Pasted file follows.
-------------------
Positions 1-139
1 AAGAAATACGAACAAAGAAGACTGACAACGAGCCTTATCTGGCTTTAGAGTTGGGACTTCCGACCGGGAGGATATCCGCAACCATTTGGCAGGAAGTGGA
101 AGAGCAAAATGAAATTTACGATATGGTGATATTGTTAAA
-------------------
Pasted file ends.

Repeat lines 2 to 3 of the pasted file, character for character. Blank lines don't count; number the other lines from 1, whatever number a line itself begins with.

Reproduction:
1 AAGAAATACGAACAAAGAAGACTGACAACGAGCCTTATCTGGCTTTAGAGTTGGGACTTCCGACCGGGAGGATATCCGCAACCATTTGGCAGGAAGTGGA
101 AGAGCAAAATGAAATTTACGATATGGTGATATTGTTAAA